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AGROECOLOGY and research © Arnaud Veldeman, Véronique Gavalda

Agroecology at INRA: mobilising research

UVAE logo. © UVAE

The Virtual University of Agroecology: an ambitious project

During a talk held for the “New Directions for Agricultural Research” conference on 10 September 2013 at Agropolis International (Montpellier, France), Thierry Doré, professor of agricultural sciences at AgroParisTech, presented the project for a Virtual University of Agroecology (UVAE). This project is supported by eight different research and higher education institutions.

Updated on 07/01/2014
Published on 10/11/2013

Why a university of agroecology?

Scientists in research and development need to stay up-to-date on the latest developments in their fields, especially in agroecology, to drive necessary changes in agriculture. The UVAE is aimed not only at researchers, but those involved in development and other training programmes such as students.

Why virtual?

This flexible solution offers an online educational programme with modules that can be chosen by scientists as needed as part of their continuing education. It completes other learning methods, such as symposiums, bibliographies or research schools, and can provide trainees with a faster way to reach their objectives and a more consistent delivery of ecology information as applicable to agricultural sciences and vice versa.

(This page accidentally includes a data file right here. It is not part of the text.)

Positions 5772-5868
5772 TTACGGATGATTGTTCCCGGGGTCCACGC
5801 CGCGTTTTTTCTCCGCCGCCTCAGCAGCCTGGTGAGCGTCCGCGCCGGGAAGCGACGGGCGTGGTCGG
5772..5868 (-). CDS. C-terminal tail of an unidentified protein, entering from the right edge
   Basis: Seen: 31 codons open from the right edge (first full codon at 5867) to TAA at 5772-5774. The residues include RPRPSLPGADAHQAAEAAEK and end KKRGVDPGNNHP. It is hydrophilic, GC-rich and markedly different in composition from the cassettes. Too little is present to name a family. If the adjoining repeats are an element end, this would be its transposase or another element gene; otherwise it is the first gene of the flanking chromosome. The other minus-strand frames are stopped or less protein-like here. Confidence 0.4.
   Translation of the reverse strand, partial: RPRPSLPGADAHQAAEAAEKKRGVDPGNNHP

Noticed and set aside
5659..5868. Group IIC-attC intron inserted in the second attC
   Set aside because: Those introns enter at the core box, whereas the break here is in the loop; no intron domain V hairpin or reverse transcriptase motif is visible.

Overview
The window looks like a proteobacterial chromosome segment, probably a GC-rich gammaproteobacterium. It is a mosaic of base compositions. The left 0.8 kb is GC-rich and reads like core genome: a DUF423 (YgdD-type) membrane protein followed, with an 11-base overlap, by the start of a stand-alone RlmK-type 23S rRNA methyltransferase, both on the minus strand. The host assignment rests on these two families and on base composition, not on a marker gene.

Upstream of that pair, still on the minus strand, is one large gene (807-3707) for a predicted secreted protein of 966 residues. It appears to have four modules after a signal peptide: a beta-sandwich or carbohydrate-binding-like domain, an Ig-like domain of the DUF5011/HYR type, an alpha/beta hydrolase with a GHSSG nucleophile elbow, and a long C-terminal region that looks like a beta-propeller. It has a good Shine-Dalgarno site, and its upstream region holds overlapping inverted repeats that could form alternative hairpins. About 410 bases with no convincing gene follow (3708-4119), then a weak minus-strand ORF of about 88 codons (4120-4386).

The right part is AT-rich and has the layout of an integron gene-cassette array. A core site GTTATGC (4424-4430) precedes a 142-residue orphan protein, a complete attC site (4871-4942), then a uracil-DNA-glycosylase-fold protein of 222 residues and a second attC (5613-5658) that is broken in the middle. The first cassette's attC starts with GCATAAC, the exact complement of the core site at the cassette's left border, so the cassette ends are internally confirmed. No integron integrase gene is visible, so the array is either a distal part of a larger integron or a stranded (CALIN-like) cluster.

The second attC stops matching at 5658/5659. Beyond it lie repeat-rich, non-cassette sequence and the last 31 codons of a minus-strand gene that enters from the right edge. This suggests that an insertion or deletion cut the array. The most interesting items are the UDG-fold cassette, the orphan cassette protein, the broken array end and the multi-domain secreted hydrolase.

How does it work?

Lessons will be presented in several different modules: concepts and methods, agricultural ecosystem processes and functions, and agroecological engineering.

The UVAE was launched in 2012 and is currently finalising a first introductory to agroecology module that will be available on the UVED site free of charge in the upcoming weeks.

Calls for contributions have been published for researchers interested in creating other modules, such as compiling existing resources so they can be used for learning.
Thierry Doré concluded his presentation by insisting on the importance of training not only in the development of new farming systems, but in combating the many preconceived ideas on agroecology. One such idea is that we can have it all: environmentally-friendly systems that are highly profitable. In reality, “as things stand now, if excessive production levels are maintained, we cannot reduce environmental impacts any further,” says Doré. Another widely held belief is that the agro-industrial model has rendered small farm models irrelevant. “This belief keeps us from moving forward,” Doré continues, because it prevents us from thinking about how we can preserve the many farming systems that exist in France and around the world.

Presentation given during the conference entitled “Setting new directions for agricultural research” held on 10 September 2013 at Agropolis International (Montpellier, France),

Scientific contact(s):

UVAE partners

INRA, CIRAD, Université de Lorraine-Ensaia, INPT-ENSAT, AgroParisTech, SupAgro Montpellier, Agrocampus Ouest and AgroSup Dijon